How is the MPT scored?
The Multistate Performance Test (MPT) is a lawyerly task given on many bar exams. It requires examinees to complete a specific task that is outlined in the memo. Students evaluate information presented in the file and library to complete the task.
The MPT is worth a significant percentage of an examinee’s overall score on many bar exams. For example, if you are in a Uniform Bar Exam (UBE) state, the MPT is worth 20% of the total score (which is worth the same as 70 scored multiple-choice questions!). Non-UBE jurisdictions determine how much weight to allocate to the MPT. (Many of them allocate 10% of the overall score to the MPT.) Regardless, it is worth spending some time developing an efficient approach to the MPT. Below is a basic breakdown of how the MPT is scored and tips to maximize your score.
How Do States Determine the Raw Score on an MPT?
Because states score MPTs differently, it is a good idea to consult your state bar examiners’ website for information about scoring. Each MPT is awarded a raw score ranging from 0-6 and is then converted into a scaled score in this UBE state. However, other UBE states may use a different scoring system. For example, the Missouri Board of Law Examiners uses a 10-point scale when assessing raw scores for the MPT.
Non-UBE states have also adopted their own scoring systems. In Illinois, each MPT is awarded a raw score ranging from 0-6. In weighting the essay scores, the MPT answer is weighted 2.25 times that of an individual essay,
Given the differences in scoring rubrics, we recommend that you check online to see whether your state has released information about its scoring methodology.
Five Tips to Maximize Your Raw Score on the MPT
Even though states have different scoring rubrics, a high-scoring answer in any jurisdiction will have the following characteristics in common:
Recognizes the Issues Presented
Always make sure that you answer the question asked of you. The best way to begin framing your answer is by reading the task memo. The task memo will tell you your assignment (e.g., persuasive brief, objective memorandum, client letter, demand letter, etc.). Sometimes the task memo will also tell you the issues to discuss.
For example, the July 2010 MPT In re Hammond told examinees to “draft only the “Body of the Argument” for our Motion to Quash arguing that Walker may not be compelled to give the testimony or produce the materials in question, on the grounds that 1) under the Franklin Rules Professional Conduct, she is prohibited from disclosing client communications, and 2) she has the privilege under the Franklin Rules of Evidence not to disclose confidential communications.” Therefore, a high-scoring answer would have discussed how the Franklin Rules of Professional Conduct and the Franklin Rules of Evidence do not compel Walker to provide testimony or turn over relevant documents.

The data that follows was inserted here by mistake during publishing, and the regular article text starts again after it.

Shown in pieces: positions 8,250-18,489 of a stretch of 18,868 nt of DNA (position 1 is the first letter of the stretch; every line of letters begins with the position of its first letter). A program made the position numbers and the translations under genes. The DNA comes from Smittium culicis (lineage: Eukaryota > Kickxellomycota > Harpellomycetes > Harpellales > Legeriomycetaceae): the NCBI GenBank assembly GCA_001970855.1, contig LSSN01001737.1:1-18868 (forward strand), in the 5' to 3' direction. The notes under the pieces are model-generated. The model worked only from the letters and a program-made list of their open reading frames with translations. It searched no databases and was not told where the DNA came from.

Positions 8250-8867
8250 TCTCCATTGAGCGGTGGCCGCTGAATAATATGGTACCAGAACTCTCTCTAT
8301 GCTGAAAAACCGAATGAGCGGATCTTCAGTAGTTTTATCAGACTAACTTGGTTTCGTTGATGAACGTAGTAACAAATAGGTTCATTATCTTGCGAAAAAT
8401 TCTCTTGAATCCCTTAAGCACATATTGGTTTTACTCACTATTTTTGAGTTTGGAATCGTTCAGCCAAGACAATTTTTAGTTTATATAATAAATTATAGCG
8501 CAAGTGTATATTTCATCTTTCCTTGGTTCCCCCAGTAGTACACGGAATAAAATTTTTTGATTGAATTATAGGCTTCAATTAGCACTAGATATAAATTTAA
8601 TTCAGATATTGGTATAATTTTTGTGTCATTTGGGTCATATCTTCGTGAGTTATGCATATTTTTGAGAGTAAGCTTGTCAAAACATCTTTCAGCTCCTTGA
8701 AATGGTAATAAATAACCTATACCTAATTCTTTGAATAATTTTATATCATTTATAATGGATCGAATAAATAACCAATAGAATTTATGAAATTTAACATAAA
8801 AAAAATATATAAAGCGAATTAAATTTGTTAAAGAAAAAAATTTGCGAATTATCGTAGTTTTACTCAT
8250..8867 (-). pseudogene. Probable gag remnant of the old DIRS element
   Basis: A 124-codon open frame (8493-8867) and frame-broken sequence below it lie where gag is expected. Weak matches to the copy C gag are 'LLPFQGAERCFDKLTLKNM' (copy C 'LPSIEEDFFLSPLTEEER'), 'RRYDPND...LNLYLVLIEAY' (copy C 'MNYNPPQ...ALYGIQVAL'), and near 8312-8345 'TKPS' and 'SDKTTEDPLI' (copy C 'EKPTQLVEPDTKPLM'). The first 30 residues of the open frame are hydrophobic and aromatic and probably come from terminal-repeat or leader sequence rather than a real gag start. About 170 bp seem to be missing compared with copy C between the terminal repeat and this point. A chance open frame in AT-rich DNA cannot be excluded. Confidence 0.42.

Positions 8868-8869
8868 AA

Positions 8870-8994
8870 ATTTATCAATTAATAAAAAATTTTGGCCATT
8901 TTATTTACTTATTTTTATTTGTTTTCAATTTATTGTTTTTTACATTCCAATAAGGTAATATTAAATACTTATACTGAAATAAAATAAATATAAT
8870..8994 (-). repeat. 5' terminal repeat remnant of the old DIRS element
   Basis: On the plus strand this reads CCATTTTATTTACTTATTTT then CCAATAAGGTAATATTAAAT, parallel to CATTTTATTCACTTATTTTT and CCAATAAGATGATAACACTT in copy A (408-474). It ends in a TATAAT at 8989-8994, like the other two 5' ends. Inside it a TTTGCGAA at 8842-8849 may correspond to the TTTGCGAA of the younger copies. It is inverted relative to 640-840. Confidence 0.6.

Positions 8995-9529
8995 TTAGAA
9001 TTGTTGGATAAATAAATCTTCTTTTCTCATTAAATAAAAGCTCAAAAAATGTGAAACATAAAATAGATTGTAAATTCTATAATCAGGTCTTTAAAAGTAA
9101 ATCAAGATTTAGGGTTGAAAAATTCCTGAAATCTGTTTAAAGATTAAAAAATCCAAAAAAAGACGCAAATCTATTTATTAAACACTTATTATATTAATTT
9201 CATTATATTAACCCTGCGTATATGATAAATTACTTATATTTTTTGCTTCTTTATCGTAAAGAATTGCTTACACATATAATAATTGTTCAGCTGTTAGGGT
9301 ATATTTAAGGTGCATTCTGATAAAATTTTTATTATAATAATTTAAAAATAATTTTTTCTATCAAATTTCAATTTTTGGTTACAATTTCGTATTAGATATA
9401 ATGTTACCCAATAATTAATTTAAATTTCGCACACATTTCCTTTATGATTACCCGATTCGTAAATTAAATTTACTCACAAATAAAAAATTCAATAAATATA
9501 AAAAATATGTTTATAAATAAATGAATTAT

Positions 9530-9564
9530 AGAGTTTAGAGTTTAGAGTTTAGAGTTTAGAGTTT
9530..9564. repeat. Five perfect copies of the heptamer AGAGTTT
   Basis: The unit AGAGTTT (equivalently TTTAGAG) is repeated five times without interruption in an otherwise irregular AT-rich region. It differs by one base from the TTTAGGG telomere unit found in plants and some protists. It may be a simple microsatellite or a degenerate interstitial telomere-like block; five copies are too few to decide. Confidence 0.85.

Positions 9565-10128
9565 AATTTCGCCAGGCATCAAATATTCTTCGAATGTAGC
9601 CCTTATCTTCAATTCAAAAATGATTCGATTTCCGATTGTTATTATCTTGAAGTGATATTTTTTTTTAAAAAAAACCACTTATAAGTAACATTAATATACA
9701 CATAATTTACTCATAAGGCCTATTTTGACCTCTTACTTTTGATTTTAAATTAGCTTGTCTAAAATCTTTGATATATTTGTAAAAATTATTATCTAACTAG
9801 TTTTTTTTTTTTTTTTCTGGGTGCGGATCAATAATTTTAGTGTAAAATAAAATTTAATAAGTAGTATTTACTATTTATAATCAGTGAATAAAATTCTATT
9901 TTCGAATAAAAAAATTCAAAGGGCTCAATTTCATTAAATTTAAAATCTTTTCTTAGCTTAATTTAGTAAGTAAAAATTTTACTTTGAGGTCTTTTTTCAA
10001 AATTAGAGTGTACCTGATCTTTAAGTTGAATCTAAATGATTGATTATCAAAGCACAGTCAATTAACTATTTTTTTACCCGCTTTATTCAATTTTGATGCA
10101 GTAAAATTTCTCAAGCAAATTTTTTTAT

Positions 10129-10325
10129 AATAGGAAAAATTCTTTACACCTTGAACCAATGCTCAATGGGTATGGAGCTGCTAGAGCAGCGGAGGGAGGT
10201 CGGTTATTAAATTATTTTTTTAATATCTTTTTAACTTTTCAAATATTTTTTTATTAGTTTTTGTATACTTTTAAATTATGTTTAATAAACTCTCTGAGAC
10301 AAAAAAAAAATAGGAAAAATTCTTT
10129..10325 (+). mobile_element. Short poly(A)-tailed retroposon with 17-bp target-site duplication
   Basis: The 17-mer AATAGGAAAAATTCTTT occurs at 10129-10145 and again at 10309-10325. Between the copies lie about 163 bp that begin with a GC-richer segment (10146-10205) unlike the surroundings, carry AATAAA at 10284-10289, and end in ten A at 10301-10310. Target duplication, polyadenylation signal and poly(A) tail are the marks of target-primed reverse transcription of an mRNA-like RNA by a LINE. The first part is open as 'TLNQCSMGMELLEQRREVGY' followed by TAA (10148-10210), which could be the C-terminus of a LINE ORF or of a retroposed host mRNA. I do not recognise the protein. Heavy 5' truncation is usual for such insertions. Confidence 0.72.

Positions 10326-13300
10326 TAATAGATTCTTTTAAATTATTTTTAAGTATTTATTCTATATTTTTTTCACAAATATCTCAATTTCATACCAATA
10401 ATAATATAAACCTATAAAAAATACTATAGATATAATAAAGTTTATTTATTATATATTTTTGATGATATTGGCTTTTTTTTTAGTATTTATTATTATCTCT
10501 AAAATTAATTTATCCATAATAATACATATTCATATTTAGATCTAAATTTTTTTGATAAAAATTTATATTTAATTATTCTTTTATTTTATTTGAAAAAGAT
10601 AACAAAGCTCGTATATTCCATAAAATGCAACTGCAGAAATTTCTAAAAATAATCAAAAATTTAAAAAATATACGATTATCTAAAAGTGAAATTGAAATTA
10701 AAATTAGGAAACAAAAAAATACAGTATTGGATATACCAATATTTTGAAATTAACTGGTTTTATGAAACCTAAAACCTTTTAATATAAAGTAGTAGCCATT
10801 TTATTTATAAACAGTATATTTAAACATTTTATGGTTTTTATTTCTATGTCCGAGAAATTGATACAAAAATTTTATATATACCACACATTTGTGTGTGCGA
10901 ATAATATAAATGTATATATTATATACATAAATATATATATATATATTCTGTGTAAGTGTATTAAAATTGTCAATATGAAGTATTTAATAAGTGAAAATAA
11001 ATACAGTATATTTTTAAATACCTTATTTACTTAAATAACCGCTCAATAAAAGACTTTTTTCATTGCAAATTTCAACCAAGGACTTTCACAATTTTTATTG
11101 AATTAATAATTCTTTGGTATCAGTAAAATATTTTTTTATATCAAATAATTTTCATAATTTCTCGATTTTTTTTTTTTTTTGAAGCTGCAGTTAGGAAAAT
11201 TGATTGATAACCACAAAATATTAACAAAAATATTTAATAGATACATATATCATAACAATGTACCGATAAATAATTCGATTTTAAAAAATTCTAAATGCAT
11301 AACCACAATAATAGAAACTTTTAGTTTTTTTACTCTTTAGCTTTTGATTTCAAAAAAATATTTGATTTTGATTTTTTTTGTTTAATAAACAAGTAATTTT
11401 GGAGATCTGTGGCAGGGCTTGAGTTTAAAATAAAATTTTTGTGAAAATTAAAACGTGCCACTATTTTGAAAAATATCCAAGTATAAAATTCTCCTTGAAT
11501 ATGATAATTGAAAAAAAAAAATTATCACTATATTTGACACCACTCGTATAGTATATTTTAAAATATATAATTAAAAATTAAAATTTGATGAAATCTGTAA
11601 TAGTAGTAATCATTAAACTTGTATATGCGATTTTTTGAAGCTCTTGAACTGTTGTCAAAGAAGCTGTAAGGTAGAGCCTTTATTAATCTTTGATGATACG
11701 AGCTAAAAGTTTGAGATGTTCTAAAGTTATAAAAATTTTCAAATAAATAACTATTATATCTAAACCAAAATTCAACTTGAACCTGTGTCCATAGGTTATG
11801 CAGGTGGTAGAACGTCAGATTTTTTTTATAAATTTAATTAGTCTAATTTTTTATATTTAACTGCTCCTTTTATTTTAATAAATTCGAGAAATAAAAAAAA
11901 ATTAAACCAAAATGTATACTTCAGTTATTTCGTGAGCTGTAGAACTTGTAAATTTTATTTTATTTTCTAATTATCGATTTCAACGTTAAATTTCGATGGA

Uses Relevant Facts in the File
A high-scoring answer will include as many relevant facts as possible from the file. For example, if you have an MPT that requires you to make changes to contract provisions, take the time find and include facts in your answer that support your decision to redraft the terms. In contrast, a low-scoring answer will generally provide conclusory statements and merely allude to the facts.
Thoroughly Extracts the Law from the Library
For each section of your legal argument make sure that you include the applicable law, including any nuances. Do the cases indicate that there are several legal approaches to analyze an issue? If so, make sure to assess your client’s case under each approach. Or do the cases indicate that the court uses a multi-factor balancing test in its assessment of a particular issue? If so, make sure to write down all of the factors and note how each factor is weighted if this information is provided.
Distinguishes Client’s Case from the Cases in the Library (assuming there are cases provided)
The best answers provide short case summaries, which iterate the facts, holding, and the court’s reasoning in two or three sentences. In the analysis section, high-scoring answers spend time distinguishing the facts of the client’s case from the cases provided in the library. Low-scoring answers often make the mistake of regurgitating long quotations and passages from the case. This eats into the allotted time and leaves almost no time to distinguish the client’s case from the cases provided.
Properly Organizes and Formats the MPT answer
The graders award points to a properly formatted answer (e.g., did you write your answer to look like an objective memorandum or persuasive brief?).
Additionally, high-scoring answers will include strongly crafted headings in the legal argument section and basic case citations. The goal is to draft a cohesive, well-structured response in the time allotted. Do not merely provide a skeleton outline and only fill in some of the blanks.
Looking for MPT Help?
We offer the following MPT products and services:
- MPT private tutoring for those seeking one-on-one help to pass the MPT.
- An MPT guide which takes students from the beginning to end in how to write an MPT.
- MPT feedback for those seeking structural and organizational review of practice questions.
- Real MPT questions! We offer all NCBE-released questions from 2000 to present compiled in one book.
- An MPT seminar for those seeking help on how to tackle the MPT.
Also, check out our new Free Bar Exam Resource Center, which includes our most popular free guides, posts, webinars, and more!